Several Monkeypox Cases Linked to Mr. Leather Event in Chicago
Author: Trudy Ring
Some cases of monkeypox have been linked to the International Mr. Leather conference, held in Chicago over Memorial Day weekend, according to the Chicago Department of Public Health.
The cases involve one Chicagoan who was at the event, which is popular with queer members of the leather community, and an undisclosed number of people from another state who attended, the health department’s press release says. As of this week, Chicago health authorities have identified seven confirmed cases of monkeypox.
While cases have been reported among gay and bisexual men, the disease is not limited to that population, nor are queer men more prone to monkeypox than other people. “It’s dangerous to pin a virus and how it is transmitted on an identity because it can affect knowledge, treatment, and research associated with how the virus is spreading,” Dr. Demetre Daskalakis, director of the Centers for Disease Control and Prevention’s Division of HIV/AIDS Prevention, recently told The Advocate. “People who are not gay men might become complacent thinking it won’t happen to them. The stigma that occurs can distort knowledge and the truth about the response.”
He said everyone should remain vigilant about the virus. “[Practice] safe sex, obviously, but monkeypox can be spread by several ways, including droplets through kissing and touching surfaces, and that could apply to anyone,” he explained.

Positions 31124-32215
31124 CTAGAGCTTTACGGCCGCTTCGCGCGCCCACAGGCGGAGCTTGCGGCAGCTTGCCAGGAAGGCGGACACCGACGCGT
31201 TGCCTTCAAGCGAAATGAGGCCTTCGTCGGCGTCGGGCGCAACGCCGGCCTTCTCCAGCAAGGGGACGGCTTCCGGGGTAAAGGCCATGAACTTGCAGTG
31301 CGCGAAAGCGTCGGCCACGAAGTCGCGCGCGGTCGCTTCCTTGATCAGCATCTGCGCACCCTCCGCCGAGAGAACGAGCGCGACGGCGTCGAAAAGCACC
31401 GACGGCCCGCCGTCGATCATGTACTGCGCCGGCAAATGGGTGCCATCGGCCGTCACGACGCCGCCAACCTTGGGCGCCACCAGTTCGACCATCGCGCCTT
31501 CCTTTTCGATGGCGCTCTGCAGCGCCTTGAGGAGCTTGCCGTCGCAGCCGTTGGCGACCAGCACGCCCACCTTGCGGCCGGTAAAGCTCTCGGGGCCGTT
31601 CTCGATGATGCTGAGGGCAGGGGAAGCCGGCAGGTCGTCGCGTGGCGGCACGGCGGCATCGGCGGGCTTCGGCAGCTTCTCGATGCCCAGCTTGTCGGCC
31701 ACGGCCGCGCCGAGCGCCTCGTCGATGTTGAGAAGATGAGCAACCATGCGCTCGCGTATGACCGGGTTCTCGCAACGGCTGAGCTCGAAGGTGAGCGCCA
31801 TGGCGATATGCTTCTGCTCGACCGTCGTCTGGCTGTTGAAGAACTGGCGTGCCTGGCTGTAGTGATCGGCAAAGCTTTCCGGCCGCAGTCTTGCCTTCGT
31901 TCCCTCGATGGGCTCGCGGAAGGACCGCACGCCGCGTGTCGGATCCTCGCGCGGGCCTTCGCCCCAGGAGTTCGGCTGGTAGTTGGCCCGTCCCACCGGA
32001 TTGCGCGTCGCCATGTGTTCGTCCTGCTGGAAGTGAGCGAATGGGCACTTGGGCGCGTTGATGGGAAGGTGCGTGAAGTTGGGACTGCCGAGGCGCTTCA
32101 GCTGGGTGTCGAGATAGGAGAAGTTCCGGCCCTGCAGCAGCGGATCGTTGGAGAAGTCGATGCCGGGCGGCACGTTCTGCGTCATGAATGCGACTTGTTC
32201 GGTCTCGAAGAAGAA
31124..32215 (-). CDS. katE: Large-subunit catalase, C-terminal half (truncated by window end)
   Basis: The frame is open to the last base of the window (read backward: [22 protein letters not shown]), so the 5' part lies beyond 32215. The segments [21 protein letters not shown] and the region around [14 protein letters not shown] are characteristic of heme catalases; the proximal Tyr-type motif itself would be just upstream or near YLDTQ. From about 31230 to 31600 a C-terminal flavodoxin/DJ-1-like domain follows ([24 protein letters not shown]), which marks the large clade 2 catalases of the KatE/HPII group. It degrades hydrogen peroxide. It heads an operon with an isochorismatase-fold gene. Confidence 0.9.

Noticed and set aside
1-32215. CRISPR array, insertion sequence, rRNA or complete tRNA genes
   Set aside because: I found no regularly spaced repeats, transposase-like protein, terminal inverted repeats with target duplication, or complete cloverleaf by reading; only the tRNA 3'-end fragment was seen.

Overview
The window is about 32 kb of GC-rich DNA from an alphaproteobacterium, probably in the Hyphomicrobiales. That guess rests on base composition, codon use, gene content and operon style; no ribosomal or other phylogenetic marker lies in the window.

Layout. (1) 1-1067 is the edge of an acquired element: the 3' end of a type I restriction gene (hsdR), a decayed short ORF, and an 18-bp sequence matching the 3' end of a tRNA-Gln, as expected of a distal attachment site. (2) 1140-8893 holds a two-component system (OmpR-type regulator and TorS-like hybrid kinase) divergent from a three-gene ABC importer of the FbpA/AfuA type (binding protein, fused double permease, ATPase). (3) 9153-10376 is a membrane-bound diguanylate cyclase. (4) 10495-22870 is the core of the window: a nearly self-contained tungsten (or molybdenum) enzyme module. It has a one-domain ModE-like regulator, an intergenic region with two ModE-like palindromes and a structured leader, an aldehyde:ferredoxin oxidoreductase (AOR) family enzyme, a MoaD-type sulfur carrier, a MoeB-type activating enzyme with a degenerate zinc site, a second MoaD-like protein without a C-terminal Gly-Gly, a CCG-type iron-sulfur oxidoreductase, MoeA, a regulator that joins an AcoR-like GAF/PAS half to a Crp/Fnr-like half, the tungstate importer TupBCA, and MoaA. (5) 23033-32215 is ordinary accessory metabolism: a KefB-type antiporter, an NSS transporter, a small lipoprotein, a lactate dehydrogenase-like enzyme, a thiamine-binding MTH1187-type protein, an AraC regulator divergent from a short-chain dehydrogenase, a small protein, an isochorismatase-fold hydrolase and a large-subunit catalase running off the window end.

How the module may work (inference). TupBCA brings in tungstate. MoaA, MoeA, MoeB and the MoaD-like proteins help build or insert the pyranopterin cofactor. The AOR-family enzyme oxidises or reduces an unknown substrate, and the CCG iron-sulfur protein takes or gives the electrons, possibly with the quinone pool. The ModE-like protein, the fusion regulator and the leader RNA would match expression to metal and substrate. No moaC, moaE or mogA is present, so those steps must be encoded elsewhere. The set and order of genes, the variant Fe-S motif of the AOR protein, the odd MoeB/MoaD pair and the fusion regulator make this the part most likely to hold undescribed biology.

The Chicago health department notes, “The risk of monkeypox is not limited to [men who have sex with men] and not all Chicago cases have been among men. Anyone who has close contact with someone who is infectious is at risk. Individuals can become infected with the monkeypox virus when they come in contact with lesions, bodily fluids, or respiratory secretions of anyone infected with the virus, as well as with objects that may have been in contact with lesion crusts or bodily fluids (e.g., contaminated linens, bandages, dishes).”
Dr. John Segreti, an epidemiologist at Rush University Medical Center in Chicago, told local TV station WLS, “You’re not gonna get it from walking past someone or seeing them on a bus. You have to have very close contact with someone.”
With summer festivals coming up, Chicago health officials are emphasizing a need for caution.
“If someone feels sick or has rashes or sores, CDPH recommends not attending a gathering, and visiting a healthcare provider as soon as possible,” the news release says.
The Advocate has sought comment from IML organizers. This story will be updated if we receive a response.
Original Article on The Advocate
Author: Trudy Ring